We finished with a one hour tango lesson, but since all the other guests left at the end of the show we ended up having a completely private lesson. Sam and I cannot dance at all, and all the wine we’d been drinking didn’t help, but Nadia and Leonardo were really patient with us and by the end of the lesson we could just about manage the basic steps of the tango. Unfortunately, we were nowhere near as smooth as the professionals, instead clumping awkwardly around the dancefloor, but our teachers were really funny and we had a great time in spite of the embarrassingly bad dancing!

If you’re looking for a tango show in Buenos Aires, I whole heartedly recommend We Are Tango; fabulous food, wonderful staff and service, and an absolutely amazing show of music, song and breathtaking dance! The experience was simply wonderful.


We Are Tango have three shows a week, on Tuesdays, Thursdays and Saturdays, at 7:15pm, although shows on other days may be held according to demand. The price for the full experience, including the show, unlimited wine, three course dinner and a lesson, is $140 USD per person. Book your experience here.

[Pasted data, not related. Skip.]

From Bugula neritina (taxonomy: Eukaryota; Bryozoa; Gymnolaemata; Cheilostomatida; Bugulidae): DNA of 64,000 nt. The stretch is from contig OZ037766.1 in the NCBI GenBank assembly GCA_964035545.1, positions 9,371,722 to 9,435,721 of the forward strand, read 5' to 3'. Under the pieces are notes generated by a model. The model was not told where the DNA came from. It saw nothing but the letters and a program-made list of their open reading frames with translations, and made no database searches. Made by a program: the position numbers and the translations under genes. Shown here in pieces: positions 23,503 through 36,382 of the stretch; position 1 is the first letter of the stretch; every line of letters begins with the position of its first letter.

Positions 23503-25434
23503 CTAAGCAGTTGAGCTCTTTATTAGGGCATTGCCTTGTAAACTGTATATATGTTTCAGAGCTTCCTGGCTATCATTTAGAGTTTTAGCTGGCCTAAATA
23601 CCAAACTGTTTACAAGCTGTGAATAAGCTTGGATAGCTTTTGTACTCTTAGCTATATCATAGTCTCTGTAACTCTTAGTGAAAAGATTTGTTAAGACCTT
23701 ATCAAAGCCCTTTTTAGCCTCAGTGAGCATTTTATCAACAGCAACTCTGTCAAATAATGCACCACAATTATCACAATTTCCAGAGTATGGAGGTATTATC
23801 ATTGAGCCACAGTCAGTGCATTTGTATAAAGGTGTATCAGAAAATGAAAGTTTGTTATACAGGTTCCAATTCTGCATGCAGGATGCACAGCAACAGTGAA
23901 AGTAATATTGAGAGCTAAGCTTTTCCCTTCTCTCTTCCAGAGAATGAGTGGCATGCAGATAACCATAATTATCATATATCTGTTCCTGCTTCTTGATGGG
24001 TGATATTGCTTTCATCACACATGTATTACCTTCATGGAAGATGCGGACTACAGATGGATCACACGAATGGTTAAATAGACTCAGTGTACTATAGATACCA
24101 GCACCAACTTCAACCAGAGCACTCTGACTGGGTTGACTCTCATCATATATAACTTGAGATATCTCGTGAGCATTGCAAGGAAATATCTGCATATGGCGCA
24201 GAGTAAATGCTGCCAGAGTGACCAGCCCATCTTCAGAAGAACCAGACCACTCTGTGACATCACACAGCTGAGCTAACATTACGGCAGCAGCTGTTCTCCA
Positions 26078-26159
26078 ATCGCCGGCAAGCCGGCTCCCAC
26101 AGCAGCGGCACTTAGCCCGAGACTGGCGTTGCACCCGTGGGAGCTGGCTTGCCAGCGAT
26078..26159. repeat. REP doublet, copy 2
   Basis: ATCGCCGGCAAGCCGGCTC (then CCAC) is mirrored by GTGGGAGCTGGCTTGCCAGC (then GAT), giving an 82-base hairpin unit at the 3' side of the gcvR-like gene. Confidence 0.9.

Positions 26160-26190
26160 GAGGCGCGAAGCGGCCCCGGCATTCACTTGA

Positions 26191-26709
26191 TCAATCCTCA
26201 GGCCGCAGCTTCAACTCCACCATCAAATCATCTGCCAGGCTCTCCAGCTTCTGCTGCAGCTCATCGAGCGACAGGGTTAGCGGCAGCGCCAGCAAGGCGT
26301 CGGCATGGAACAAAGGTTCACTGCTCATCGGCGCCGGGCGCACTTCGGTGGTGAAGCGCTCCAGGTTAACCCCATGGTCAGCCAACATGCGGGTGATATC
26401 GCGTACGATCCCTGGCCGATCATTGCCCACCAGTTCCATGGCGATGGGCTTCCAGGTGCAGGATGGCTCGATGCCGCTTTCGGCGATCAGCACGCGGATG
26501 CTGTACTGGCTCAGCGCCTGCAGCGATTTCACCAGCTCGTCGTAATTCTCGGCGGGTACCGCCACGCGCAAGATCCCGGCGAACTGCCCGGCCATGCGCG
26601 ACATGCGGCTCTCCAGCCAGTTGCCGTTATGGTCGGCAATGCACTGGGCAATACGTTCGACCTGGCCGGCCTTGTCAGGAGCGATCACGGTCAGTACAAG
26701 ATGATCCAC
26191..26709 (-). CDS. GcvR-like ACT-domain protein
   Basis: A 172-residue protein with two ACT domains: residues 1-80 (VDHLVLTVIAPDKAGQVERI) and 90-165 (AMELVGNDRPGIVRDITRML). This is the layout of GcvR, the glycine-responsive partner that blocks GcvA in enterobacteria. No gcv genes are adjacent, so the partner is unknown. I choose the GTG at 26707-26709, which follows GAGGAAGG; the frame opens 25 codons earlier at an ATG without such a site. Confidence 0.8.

Want to know more about travelling in Argentina? Check out the Argentina section on my sister site, Backpack South America. 

About Emily Luxton

An award-winning writer and travel blogger on a mission to explore the world through deeper, more intelligent travel. Seeking out adventure, cultural exchanges, food experiences and more as she attempts to get to know the world. Lover of the great outdoors, sunsets, good food, and the odd bit of luxury!


  1. yes! this is the sort of thing I would HAVE to do in South America. But wow, $140!

  2. I went to see a Tango show in Buenos Aires a couple of months ago – the venue, set up and show itself was wonderful but the food really wasn’t great so it’s fabulous that you found one with fantastic food as well – definitely glad I saw one as would have been a shame to leave BA without experiencing this!

    • I agree, tango and Buenos Aires just go together! I had a feeling the food might not be so great at some shows, so I was delighted with ours. One of my top meals of the trip!